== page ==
Sarah Palin made two wildly inaccurate claims on the debt accumulated under President Obama and oil imports. She wrongly said that the debt had grown more under Obama than "all those other presidents combined." She also was way off when she claimed that the U.S. is going to spend "$8 billion a day" on oil imports this year and next year to make up for declining oil production in the Gulf of Mexico. The actual amount is less than $20 million a day.
Rep. Paul Ryan spreads some false and misleading information in a series of “Setting The Record Straight” web posts, in which he criticizes the president’s proposed budget and promotes …
Pity the poor politicians and spinmeisters who had to don suits in the middle of a long weekend and populate the talk shows. They were up to their usual tricks, though: One Republican operative wrongly implied a crime by the White House; several guests talked about the debt or deficit in ways that were deceptive; and a House incumbent made the jobs picture under President Obama sound better than it is in reality.
Obama ‘Enemies List’
A secretive, Republican-leaning group has spent an estimated $3 million on a TV ad making the false claim that government spending is "not creating jobs."
The ad first appeared Sept. 7 and was still running nearly a month later. The ad shows a man in a business suit digging an ever-deeper hole — a visual metaphor for the nation’s ever-expanding debt. It could also be a metaphor for Public Notice, the sponsor of the ad and yet another group whose finances are also something of a black hole.
Sunday morning’s talkathons featured a few misstatements in a debate between Kentucky’s Senate contenders, and some confusion about debts and deficits.
Kentucky Senate Candidates Debate
"Fox News Sunday" hosted a debate between Kentucky Senate candidate Rand Paul, a Republican, and his Democratic opponent, Jack Conway.
Paul’s statements about the economic and citizenship status of the country’s uninsured population were false:
Paul: Well, there are two aspects to health care problems. One’s the expense and one’s access.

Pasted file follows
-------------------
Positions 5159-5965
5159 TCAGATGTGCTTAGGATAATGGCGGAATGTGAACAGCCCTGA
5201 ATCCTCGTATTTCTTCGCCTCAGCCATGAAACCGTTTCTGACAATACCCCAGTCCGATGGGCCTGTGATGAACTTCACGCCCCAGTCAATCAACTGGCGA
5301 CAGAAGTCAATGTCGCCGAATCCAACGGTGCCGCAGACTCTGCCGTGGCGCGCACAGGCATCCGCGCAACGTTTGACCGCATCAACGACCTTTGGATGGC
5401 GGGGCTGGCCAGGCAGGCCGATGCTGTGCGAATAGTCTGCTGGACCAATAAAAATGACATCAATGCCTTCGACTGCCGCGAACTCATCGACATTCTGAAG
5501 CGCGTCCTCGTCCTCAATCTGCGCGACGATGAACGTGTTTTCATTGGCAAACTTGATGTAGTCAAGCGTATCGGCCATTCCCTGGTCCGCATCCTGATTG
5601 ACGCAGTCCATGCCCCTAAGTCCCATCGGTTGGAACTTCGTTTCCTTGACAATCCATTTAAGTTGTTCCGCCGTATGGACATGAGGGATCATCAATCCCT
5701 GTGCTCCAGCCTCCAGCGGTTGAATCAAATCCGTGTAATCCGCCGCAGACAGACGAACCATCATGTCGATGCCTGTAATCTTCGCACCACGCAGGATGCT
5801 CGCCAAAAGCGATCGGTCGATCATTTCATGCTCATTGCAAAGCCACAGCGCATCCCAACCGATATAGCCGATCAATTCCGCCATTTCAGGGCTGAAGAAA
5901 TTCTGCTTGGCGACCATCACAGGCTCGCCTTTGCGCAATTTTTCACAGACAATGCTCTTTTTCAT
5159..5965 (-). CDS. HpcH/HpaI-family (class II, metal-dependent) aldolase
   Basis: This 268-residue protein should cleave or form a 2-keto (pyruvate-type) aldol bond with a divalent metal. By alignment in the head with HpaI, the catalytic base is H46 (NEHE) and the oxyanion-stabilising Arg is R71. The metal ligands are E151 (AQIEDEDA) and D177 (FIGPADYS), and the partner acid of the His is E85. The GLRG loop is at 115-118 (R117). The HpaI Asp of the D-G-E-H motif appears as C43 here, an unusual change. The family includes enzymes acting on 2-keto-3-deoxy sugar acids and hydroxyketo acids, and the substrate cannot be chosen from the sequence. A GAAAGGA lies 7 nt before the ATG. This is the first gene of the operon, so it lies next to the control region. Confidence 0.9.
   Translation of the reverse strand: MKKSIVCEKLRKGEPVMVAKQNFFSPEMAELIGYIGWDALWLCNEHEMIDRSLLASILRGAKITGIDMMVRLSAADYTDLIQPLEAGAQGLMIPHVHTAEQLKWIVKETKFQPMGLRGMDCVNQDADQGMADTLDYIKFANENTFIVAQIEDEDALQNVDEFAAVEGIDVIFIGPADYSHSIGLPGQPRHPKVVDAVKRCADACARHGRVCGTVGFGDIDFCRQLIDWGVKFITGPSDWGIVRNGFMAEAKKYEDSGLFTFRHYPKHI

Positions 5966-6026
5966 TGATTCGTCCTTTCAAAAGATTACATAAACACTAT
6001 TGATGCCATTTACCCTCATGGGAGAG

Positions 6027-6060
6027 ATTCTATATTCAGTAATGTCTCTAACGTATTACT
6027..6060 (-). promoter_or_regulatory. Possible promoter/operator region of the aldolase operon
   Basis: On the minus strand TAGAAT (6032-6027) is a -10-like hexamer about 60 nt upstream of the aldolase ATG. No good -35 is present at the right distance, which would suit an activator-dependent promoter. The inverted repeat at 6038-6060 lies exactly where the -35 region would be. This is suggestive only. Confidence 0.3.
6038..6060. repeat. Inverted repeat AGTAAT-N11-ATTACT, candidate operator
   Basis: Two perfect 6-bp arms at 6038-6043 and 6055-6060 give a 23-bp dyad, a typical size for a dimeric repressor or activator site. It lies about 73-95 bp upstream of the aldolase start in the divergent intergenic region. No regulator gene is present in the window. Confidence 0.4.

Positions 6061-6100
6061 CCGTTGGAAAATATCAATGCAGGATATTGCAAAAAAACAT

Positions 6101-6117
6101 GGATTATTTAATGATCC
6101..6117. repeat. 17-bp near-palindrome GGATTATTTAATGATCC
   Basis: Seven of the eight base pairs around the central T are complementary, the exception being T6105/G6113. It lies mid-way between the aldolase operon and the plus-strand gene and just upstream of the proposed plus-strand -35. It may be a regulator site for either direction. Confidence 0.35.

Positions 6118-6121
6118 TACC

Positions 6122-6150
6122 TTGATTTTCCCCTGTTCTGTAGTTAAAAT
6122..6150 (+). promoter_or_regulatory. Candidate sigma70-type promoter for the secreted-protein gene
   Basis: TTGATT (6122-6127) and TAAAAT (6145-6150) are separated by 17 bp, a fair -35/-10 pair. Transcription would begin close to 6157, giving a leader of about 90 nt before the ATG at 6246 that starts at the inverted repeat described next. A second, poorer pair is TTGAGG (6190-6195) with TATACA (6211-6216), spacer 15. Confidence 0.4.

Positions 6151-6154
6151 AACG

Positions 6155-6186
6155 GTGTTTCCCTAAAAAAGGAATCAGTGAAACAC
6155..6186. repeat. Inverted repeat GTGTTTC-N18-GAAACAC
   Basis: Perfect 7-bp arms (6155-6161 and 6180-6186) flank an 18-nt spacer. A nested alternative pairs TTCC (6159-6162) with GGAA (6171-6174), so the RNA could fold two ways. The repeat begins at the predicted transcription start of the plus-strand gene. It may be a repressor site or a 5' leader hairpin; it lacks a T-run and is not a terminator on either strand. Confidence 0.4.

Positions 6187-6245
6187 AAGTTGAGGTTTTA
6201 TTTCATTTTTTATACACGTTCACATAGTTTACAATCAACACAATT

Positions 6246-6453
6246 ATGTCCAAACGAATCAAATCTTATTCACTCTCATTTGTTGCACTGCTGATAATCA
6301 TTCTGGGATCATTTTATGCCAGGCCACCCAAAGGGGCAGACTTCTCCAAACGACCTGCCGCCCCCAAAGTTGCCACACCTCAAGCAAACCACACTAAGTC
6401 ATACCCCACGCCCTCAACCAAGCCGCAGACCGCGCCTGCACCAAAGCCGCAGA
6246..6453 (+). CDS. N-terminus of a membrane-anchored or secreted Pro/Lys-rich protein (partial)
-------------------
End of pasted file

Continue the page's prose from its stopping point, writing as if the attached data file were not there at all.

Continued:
On this week’s Sunday talk shows, we found false claims on the debt, discretionary spending, foreign-funded attack ads and polling data.
Wrong on Debt
On ABC’s "This Week," Senate Republican Leader Mitch McConnell made a false claim about the federal debt — a claim that we debunked in January, when Virginia Gov. Bob McDonnell, a Republican, made a similar statement. The debt situation has worsened since then, but not enough to make this GOP talking point true.
President Obama peppered his State of the Union address to Congress and the nation with facts, which were mostly right but sometimes cherry-picked, strained or otherwise misleading. He said “there are about 2 million Americans working right now” because of last year’s stimulus bill. But his own economic advisers say …
Democrats in Congress have been pleased with the Congressional Budget Office’s findings that both the House and Senate health care bills would reduce the deficit over 10 years. But is that assessment due to some accounting trickery in the bills?
The conservative Employment Policies Institute is airing an ad on cable news networks featuring June O’Neill, former director of the CBO in the mid- to late ’90s, who says that "some politicians are using accounting gimmicks to hide the cost"
Q: What’s a good source for the U.S.A.’s long-term debt, annual revenues and expeditures, and long-term deficit forecasts?
A: The Congressional Budget Office publishes data on the federal government’s budget – that’s revenues and expenditures, deficits and debt. The Treasury Dept. is the best source for daily debt figures.
We found some puffery in President Bush’s State of the Union address.